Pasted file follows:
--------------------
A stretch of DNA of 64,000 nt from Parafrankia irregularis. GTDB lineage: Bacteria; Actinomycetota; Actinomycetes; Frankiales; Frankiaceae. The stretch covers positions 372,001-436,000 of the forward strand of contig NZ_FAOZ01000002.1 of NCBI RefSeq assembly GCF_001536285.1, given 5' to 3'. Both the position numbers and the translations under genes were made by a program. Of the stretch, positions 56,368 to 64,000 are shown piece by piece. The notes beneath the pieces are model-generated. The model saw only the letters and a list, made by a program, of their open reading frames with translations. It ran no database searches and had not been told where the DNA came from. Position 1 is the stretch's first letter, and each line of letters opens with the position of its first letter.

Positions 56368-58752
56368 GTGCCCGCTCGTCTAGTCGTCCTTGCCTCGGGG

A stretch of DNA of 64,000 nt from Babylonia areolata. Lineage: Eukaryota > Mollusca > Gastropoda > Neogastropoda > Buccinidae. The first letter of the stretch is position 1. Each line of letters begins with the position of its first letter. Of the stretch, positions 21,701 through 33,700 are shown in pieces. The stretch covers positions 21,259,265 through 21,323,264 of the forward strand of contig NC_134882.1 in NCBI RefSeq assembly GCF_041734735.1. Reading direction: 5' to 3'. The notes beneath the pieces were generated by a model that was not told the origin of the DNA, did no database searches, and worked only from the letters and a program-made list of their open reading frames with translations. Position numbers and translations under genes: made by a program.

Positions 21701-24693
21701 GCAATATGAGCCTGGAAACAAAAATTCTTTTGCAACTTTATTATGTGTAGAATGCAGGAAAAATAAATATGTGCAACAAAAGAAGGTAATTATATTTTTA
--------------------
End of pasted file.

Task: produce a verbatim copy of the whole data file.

A stretch of DNA of 64,000 nt from Parafrankia irregularis. GTDB lineage: Bacteria; Actinomycetota; Actinomycetes; Frankiales; Frankiaceae. The stretch covers positions 372,001-436,000 of the forward strand of contig NZ_FAOZ01000002.1 of NCBI RefSeq assembly GCF_001536285.1, given 5' to 3'. Both the position numbers and the translations under genes were made by a program. Of the stretch, positions 56,368 to 64,000 are shown piece by piece. The notes beneath the pieces are model-generated. The model saw only the letters and a list, made by a program, of their open reading frames with translations. It ran no database searches and had not been told where the DNA came from. Position 1 is the stretch's first letter, and each line of letters opens with the position of its first letter.

Positions 56368-58752
56368 GTGCCCGCTCGTCTAGTCGTCCTTGCCTCGGGG

A stretch of DNA of 64,000 nt from Babylonia areolata. Lineage: Eukaryota > Mollusca > Gastropoda > Neogastropoda > Buccinidae. The first letter of the stretch is position 1. Each line of letters begins with the position of its first letter. Of the stretch, positions 21,701 through 33,700 are shown in pieces. The stretch covers positions 21,259,265 through 21,323,264 of the forward strand of contig NC_134882.1 in NCBI RefSeq assembly GCF_041734735.1. Reading direction: 5' to 3'. The notes beneath the pieces were generated by a model that was not told the origin of the DNA, did no database searches, and worked only from the letters and a program-made list of their open reading frames with translations. Position numbers and translations under genes: made by a program.

Positions 21701-24693
21701 GCAATATGAGCCTGGAAACAAAAATTCTTTTGCAACTTTATTATGTGTAGAATGCAGGAAAAATAAATATGTGCAACAAAAGAAGGTAATTATATTTTTA